A Reading from the First Book of Samuel (8:4-20)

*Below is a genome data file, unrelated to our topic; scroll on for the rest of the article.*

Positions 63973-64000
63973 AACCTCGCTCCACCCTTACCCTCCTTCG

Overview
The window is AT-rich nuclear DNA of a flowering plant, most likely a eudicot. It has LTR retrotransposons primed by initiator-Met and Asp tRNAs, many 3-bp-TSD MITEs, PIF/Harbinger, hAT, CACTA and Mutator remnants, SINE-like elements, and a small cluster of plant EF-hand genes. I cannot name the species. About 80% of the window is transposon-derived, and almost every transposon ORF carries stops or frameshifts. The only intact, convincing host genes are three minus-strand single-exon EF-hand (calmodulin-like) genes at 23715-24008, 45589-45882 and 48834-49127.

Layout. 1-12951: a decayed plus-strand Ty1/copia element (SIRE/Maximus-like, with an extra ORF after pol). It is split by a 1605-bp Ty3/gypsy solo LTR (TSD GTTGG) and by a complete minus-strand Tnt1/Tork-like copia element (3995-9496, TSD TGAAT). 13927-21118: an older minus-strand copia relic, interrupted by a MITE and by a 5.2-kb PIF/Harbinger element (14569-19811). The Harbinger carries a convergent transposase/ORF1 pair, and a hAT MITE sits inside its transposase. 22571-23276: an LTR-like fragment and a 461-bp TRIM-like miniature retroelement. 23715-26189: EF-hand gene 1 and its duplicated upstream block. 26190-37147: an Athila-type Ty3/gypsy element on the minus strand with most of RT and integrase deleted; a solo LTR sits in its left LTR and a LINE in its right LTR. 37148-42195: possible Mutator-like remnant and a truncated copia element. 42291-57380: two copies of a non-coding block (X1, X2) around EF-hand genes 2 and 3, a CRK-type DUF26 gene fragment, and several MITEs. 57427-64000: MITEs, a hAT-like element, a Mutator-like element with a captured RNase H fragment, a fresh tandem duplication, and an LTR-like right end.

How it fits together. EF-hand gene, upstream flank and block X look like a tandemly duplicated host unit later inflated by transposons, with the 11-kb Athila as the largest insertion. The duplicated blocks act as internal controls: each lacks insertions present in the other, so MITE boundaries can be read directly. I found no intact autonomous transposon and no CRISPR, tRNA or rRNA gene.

All the elders of Israel gathered together and came to Samuel at Ramah, and said to him, “You are old and your sons do not follow in your ways; appoint for us, then, a king to govern us, like other nations.” But the thing displeased Samuel when they said, “Give us a king to govern us.” Samuel prayed to the Lord, and the Lord said to Samuel, “Listen to the voice of the people in all that they say to you; for they have not rejected you, but they have rejected me from being king over them. Just as they have done to me, from the day I brought them up out of Egypt to this day, forsaking me and serving other gods, so also they are doing to you. Now then, listen to their voice; only—you shall solemnly warn them, and show them the ways of the king who shall reign over them.” So Samuel reported all the words of the Lord to the people who were asking him for a king. He said, “These will be the ways of the king who will reign over you: he will take your sons and appoint them to his chariots and to be his horsemen, and to run before his chariots; and he will appoint for himself commanders of thousands and commanders of fifties, and some to plow his ground and to reap his harvest, and to make his implements of war and the equipment of his chariots. He will take your daughters to be perfumers and cooks and bakers. He will take the best of your fields and vineyards and olive orchards and give them to his courtiers. He will take one-tenth of your grain and of your vineyards and give it to his officers and his courtiers. He will take your male and female slaves, and the best of your cattle and donkeys, and put them to his work. He will take one-tenth of your flocks, and you shall be his slaves. And in that day you will cry out because of your king, whom you have chosen for yourselves; but the Lord will not answer you in that day.” But the people refused to listen to the voice of Samuel; they said, “No! but we are determined to have a king over us, so that we also may be like other nations, and that our king may govern us and go out before us and fight our battles.”